If you know us, you know that we are sticklers for avoiding checking our luggage, and baggage fees when we travel. After recently traveling on an Alaskan cruise, the biggest challenge was figuring out what to pack. There are a ton of packing lists and blogs out there that will tell you to bring a little bit of everything. We’re going to share with you how to pack for an Alaskan cruise in just your carry-on case, without packing everything under the sun.
What to Plan on For Your Alaskan Cruise
The climate in Alaska is very finicky. You can analyze the weather forecast to death but what you are going to find is that the temperature can vary. You can most definitely expect a few things, rain, cold temperatures, and warm temperatures. Confusing, right? It can lead you to want to just throw in everything but just hold on. We can plan for a little bit of everything without taking everything. Just stick with us.
We should also let you know that our cruise was Holland America’s Alaskan Inside Passage. The sail left Vancouver, B.C., Canada, and traveled to Tracy Arm Inlet, Juneau, Skagway, Glacier Bay, and Ketchikan, then returned to Vancouver. Our cruise was in early June.
Checklist Prior to Packing
- The first thing you are going to want to do is to determine if you are going to take part in any onboard social events such as formal night or what Holland America likes to call, “dressy attire” night. If so, that is an outfit(s) you will need to plan for.
- What shore excursions are you planning? If you are venturing into hiking, kayaking, or anything with glaciers or waterfalls involved, we should plan accordingly.
- Are you going to be exercising on the ship? If so, add to your list that you will need some workout clothing.
- Will you be swimming or going into the hot tub while you are onboard?
Now that we have run through that short checklist, let’s get to packing.
Let’s Pack for that Alaskan Cruise
If you are not familiar with our travel prep list to minimize your packing, now would be a good time to get familiar with it. This will be your best friend through all of your travels from now on, especially if you want to save time and money. We won’t go into every single thing to pack because this travel prep list has the basics on it. We are going to add things that are not covered on the list and edits/adjustments that need to be made for Alaska.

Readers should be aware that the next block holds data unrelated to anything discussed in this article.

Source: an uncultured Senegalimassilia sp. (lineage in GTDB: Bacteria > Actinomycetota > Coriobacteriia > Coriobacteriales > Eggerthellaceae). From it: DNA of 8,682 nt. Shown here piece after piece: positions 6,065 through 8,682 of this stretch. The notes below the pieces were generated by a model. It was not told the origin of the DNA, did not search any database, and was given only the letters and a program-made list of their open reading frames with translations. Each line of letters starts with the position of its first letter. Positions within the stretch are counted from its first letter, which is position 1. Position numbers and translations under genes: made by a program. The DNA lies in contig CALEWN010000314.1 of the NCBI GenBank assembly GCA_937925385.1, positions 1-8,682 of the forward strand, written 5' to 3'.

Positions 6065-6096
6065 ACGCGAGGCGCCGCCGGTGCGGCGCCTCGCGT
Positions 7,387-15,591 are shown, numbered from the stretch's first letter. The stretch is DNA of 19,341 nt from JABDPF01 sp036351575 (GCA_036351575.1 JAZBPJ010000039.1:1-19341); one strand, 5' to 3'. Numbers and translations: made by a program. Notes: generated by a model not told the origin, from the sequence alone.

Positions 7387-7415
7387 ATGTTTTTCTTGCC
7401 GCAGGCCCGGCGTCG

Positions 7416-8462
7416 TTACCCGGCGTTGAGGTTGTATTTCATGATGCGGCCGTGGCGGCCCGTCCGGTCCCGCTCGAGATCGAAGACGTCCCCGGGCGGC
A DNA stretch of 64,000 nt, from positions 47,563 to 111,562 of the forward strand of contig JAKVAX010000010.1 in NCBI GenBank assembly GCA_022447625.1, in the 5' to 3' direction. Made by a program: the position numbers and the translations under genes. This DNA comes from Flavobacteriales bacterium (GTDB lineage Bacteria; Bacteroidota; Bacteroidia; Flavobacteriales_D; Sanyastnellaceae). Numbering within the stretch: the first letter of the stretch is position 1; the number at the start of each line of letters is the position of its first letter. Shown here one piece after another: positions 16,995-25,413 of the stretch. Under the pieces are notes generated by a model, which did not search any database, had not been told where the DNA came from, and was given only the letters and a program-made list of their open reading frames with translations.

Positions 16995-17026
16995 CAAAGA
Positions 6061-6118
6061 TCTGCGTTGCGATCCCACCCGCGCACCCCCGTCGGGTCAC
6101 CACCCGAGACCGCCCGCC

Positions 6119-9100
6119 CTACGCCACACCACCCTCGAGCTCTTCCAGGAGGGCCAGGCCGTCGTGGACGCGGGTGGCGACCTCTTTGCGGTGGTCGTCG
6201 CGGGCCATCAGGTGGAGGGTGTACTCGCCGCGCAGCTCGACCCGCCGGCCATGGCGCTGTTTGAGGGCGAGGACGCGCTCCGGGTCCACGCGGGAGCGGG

Our travel prep list is standard for just about any trip, but have not traveled to Alaska before, we were unsure about how it would stand up to a trip like this one. We did a ton of research to pack for our Alaskan cruise and we’re sharing what we learned.
- The first thing you are going to want is a great carry-on bag that meets the TSA guidelines but it is also roomy and allows for proper packing. We love the Beis Travel Carry-on Roller. They are a staple in our travels. Message us if you would like a discount link emailed to you.
- For our cruise, there were two dressy evenings. One dressy outfit will do. You can wear it twice. Guess what, no one cares. Do you need formal photos taken on two nights? No. You really don’t need them taken one night. Use your phone and take your own photos. They will be much cooler anyway. After your dressy evening, take off that outfit and hang it up and have it ready for the second dressy night. *This is only if you are taking part in a dressy night. You can always go to the casual dining restaurant to eat those evenings. We totally get that.
- Do you need hiking shoes? Many will argue that you have to pack these for your Alaskan Cruise but we didn’t. We went on several hikes and wore our sneakers. The same sneakers that were worn during workouts, walks, and around the ship were the same ones that were worn on hikes and the excursions and we are still living to talk about it. As long as they are comfortable and sturdy, you are good to go!